7. #33
    Join Date
    Nov 2003
    Posts
    501
    Originally posted by fat eddy
    SURVEY

    Has anyone ever actually tried to use a bottle of water to check a heat exchanger, I've got to tell you that I have never heard of that before and when I did I found it very amusing that a competitor is out there trying to do that. within a few seconds of reading it I thought of at least fifty reasons why that was a bad Idea and only one reason that it might be a good Idea but I don't think that washing the outside of a heat exchanger is a necessary task.
    Do a search for it on the boards. A lot of people use it, and have had good success with it.

  8. #34
    That is unbeleivable,

    Please explain to me how that would have a prayer of working and then I will tell you how that is not possible. I suppose it could work if there were a gaping hole in an exchanger ( which would not need a test ) but to find a crack!!! How is this possible ? What do you do with the water that you just poured onto the blower ? How do you get the exchanger to suck the water in ? This is as ridiculous as a smoke test. Just suffice it to say that you can tell every home owner that there is a 90% probability that there exchanger is cracked and you would not be lying about it.

  9. #35
    Join Date
    Dec 2004
    Location
    Calgary
    Posts
    7
    The test is simple, there always areas of the heat exchangers you can't visually inspect. I've used this method dozens of times and it always works. You always take the blower wheel out and set it to the side, no reason to get water in there.

    I've used a squirt bottle, i find it works best, but you basically put water on top the lungs, it runs down the side's and bleeds through any cracks. This test works great for older furnaces, and when you find a crack, you can tell the customer to keep an eye on the inside of the lung, then do the water test and show them where the water is bleeding through. On large crack you'll always have a pool of water sitting inside the lung.

    I've done other test's too, but i'm satisfied with this one, and i'm suprised if you've never done this test, its a common practise in our area amoung techs.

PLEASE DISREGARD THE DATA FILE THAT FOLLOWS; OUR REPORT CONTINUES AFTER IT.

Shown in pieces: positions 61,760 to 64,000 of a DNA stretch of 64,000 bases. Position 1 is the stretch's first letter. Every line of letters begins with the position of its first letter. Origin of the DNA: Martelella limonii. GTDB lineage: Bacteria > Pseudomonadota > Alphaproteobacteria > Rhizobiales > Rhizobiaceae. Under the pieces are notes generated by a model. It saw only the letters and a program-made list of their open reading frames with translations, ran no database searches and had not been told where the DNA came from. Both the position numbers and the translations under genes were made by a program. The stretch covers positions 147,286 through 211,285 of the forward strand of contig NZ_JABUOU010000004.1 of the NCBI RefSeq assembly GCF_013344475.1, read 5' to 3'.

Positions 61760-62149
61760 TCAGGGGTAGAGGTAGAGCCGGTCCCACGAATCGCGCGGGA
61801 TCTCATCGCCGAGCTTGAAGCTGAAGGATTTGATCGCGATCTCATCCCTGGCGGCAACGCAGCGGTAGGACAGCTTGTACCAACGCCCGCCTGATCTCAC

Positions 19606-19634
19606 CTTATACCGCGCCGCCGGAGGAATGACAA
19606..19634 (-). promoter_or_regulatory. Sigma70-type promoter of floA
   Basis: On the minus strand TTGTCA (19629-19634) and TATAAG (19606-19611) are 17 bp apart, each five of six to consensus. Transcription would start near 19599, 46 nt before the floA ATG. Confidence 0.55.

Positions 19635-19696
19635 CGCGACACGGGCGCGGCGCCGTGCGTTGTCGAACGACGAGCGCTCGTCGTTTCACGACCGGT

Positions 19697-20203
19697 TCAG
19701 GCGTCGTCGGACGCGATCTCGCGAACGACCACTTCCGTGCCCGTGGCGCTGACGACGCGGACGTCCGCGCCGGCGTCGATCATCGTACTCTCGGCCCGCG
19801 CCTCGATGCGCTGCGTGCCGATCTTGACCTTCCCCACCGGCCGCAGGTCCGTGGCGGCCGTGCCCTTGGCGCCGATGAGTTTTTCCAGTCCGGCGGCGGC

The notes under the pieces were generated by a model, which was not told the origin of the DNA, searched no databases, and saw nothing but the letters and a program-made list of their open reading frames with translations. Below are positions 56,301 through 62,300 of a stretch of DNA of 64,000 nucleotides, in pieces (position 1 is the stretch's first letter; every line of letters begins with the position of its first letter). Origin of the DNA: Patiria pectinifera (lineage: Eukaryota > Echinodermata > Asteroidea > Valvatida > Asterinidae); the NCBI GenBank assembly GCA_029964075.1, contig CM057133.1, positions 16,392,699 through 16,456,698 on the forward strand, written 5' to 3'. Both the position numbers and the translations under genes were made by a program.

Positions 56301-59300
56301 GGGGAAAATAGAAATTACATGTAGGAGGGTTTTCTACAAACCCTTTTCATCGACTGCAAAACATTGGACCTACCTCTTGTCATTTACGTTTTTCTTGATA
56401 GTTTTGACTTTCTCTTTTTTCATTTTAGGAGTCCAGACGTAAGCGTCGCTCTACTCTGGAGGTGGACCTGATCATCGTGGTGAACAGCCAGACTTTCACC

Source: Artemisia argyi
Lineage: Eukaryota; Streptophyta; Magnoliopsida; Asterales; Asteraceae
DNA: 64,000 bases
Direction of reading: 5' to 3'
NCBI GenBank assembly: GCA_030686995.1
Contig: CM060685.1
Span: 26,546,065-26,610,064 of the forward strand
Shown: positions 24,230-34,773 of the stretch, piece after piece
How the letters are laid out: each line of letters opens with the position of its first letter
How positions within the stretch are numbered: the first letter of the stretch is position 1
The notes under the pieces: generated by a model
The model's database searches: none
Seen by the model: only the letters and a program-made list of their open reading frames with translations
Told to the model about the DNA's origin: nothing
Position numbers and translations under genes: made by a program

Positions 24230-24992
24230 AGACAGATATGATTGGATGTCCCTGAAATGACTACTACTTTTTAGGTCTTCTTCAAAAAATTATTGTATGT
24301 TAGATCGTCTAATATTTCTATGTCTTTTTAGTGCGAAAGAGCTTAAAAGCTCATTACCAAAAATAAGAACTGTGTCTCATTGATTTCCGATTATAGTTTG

10. #36
    Not trying to be disrespectful but I would think that if I were going to cut a hole in a plenum then remove the blower assembly to find a crack I suppose I would just use a flashlight at that point and look up from the bottom and down from the top.

  11. #37
    Join Date
    Jun 2004
    Posts
    956
    Originally posted by fat eddy
    Not trying to be disrespectful but I would think that if I were going to cut a hole in a plenum then remove the blower assembly to find a crack I suppose I would just use a flashlight at that point and look up from the bottom and down from the top.
    How you going to see the crack on a duracurve?

    Water is a great way to find the crack on those

  12. #38
    Join Date
    Sep 2004
    Posts
    3,157

    FAT EDDY IS RIGHT

    Cracks in heat exchangers are over rated nearly all heat exchangers are cracked, if you pull ten heat exchangers out of furnaces that have run for two or more seasons I will assure you that nine of them will have at least one crack in them. As for the price that guy gave you just get some more bids and compare at that point I would also have someone look at the furnace again and ask him to show you the cracks. Seven thousand dollars for a furnace does sound like a bit much if it were the whole system he might be in the ballpark.

    All that carbon monoxide stuff is a bunch of bull-
    carbon monoxide is just a selling tool to scare people isnt it eddie

    Eddie , I am sure you have spent years in the heating busniess and that you actually do believe in what you have said
    All you are doing is reinforcing the posters beliefe that his furnace needs no repairs and in doing so your advice will cause these people a great deal of harm or death.

    The people that post here are not in busniess to cheat anyone, they know the busniess well and really do take pride in what we do , so please , so some where else to give your opinions. we are stating facts , we do not cheat people,we are in this busniesss to help and have return customers

    you would be surprised at how much you can learn here from experts

  13. #39
    Ok,

    I'm a little confused should I tell the truth or should I hide the truth to protect the homeowner. I really don't care about the homeowner.